I also think that the hot keys should be disabled by default. Apple is all about an ‘out of the box, ready to go’ mentality so I suspect they leave the feature enabled by default because that makes it more convenient for their users to make use of the TDM functionality. We’ve seen this same behavior before, but I think the security threat outweighs the convenience factor. Tisk, tisk Apple.

23:13 by Paulo
(Comments Off)

Wallify Featured in Magazine!

Thursday, October 23rd, 2008

iCreate Magazine Issue #61My Wallify widget is featured in this month’s issue of iCreate Magazine (#61). It is a UK-based magazine specifically for Apple-related gear, products, tutorials and news. Neat!

It will be available on the included CD of the magazine but you’re better off just downloading it here :)

18:30 by Paulo
(Comments Off)

A More Intuitive iPod Shuffle Switch

Wednesday, October 1st, 2008

The iPod Shuffle is a wonderful little product and in my opinion is by far the best mp3 player that doesn’t display information about what is playing. But there is an element of its design that I consider to be flawed and which I attribute to Apple’s consistent choice to sacrifice options for the sake of simplicity.

iPod Shuffle Close Up


One of the two switches on the iPod Shuffle chooses the play mode: either Continuous Playback or Shuffle. The former will repeatedly loop through all the songs in the order that they were added to the iPod from iTunes. The Shuffle mode will obviously play through them randomly, but will it stop playing after all the songs have been played through once? Are Shuffle and Continuous Playback mutually exclusive?

Different Shuffle Symbol Suggestions for the iPod ShuffleThis conflict seems minor, but there might be a major design flaw here. A switch is a user interface element that chooses between two possibilities. Ideally, neither choice implies the other (or else a different user interface element would be used…more about this later). But in the case of the iPod Shuffle, the Shuffle mode implies continuous playback as well. And I agree that it should—it’s intuitive to me that Shuffle would also continuously loop through all the songs. But with the current setup (Default Shuffle Symbol), however, moving the switch from Continuous Playback to Shuffle is contradictory. I would have at least made the symbol something like: Alternate Shuffle Symbol Suggestion 1 or Alternate Shuffle Symbol Suggestion 2.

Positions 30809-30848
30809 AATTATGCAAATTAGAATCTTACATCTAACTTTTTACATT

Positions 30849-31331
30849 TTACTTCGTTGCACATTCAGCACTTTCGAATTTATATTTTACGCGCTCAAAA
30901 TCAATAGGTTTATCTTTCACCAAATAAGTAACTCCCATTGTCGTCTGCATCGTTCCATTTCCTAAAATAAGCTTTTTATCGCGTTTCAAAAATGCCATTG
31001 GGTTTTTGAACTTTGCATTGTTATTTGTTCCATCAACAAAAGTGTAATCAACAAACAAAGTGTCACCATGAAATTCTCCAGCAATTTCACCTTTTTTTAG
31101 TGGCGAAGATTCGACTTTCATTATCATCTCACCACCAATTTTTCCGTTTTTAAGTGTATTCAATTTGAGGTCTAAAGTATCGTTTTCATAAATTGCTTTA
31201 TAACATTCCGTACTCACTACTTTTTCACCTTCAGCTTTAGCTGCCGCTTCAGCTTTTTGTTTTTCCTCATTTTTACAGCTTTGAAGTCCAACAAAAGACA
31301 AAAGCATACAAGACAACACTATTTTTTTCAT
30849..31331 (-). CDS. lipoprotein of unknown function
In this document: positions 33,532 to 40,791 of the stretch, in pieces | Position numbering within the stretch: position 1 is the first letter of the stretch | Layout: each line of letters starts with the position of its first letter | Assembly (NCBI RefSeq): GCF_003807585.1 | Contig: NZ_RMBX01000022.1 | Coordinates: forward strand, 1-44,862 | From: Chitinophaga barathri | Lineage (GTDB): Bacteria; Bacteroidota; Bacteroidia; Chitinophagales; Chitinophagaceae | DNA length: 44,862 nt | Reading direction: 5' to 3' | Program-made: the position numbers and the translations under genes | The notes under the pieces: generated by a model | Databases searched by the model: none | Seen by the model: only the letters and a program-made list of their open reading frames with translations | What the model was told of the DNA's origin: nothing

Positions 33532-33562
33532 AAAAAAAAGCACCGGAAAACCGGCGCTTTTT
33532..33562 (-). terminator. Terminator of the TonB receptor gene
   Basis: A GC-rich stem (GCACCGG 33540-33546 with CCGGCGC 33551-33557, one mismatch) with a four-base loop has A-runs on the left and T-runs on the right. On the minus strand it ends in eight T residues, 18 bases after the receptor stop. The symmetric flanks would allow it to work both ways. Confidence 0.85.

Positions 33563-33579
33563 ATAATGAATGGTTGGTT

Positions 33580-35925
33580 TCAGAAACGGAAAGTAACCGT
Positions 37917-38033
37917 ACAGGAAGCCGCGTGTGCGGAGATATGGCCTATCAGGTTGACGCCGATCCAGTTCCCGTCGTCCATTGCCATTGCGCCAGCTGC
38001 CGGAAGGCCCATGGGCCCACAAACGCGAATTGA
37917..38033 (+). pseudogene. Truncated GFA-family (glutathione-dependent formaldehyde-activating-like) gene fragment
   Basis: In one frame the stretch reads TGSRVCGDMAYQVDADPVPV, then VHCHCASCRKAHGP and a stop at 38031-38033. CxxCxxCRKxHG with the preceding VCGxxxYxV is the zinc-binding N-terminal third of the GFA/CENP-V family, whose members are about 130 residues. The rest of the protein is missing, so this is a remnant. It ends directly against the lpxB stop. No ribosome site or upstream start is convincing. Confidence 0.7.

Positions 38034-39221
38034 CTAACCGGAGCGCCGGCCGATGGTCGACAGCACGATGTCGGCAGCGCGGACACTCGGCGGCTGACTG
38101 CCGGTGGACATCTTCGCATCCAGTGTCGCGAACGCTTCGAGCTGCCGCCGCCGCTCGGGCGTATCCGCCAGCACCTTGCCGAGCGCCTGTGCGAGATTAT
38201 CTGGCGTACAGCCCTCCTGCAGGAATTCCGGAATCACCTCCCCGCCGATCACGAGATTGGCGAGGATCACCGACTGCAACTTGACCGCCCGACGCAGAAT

You might now be saying to yourself: “That’s all fine and dandy because the current symbols on either side of the switch are simply graphical representations of two preset modes: one that continuously loops through the songs in order and another that continuously loops through the songs but in a random order.” Well, let’s not be so quick to make that assumption because as much as I’d agree with you, that’s not the way iTunes does it. iTunes uses buttons to select the mode allowing the user to turn both Shuffle and Continuous Playback on at the same time.

Playback choices in iTunesAnd let’s not kid ourselves that it is ok to have iTunes do something different than all the iPods out there. Apple’s success with their line of mp3 players (as well as their other products) is almost entirely attributable the almost necessary connection between their hardware and software components.

8:31 by Paulo
(Comments Off)

Wallify is Apple’s #1 Download

Friday, September 26th, 2008

Wallsaver Widget is Apple's Top DownloadMy Wallify widget has been the #1 download on Apple’s site for a whole month!

0:03 by Paulo
(Comments Off)

Wallify Widget v1.2 Released

Monday, September 15th, 2008

I’ve released a new version of my Wallify widget. There have been some improvements in functionality but the main new features are that it now dynamically lists all the Screen Savers installed on your system (no more static lists). It also allows you to check for new versions via AJAX (at your request of course). And I even reduced the size of the widget! Full release notes.

I’ve added some more useful information in the FAQ and don’t forget that it still maintains the same best features:

  • Free!
  • Uses no third party applications.
  • Only uses stuff already built into the OS.

Screenshot of Wallsaver v1.2

23:05 by Paulo
(Comments Off)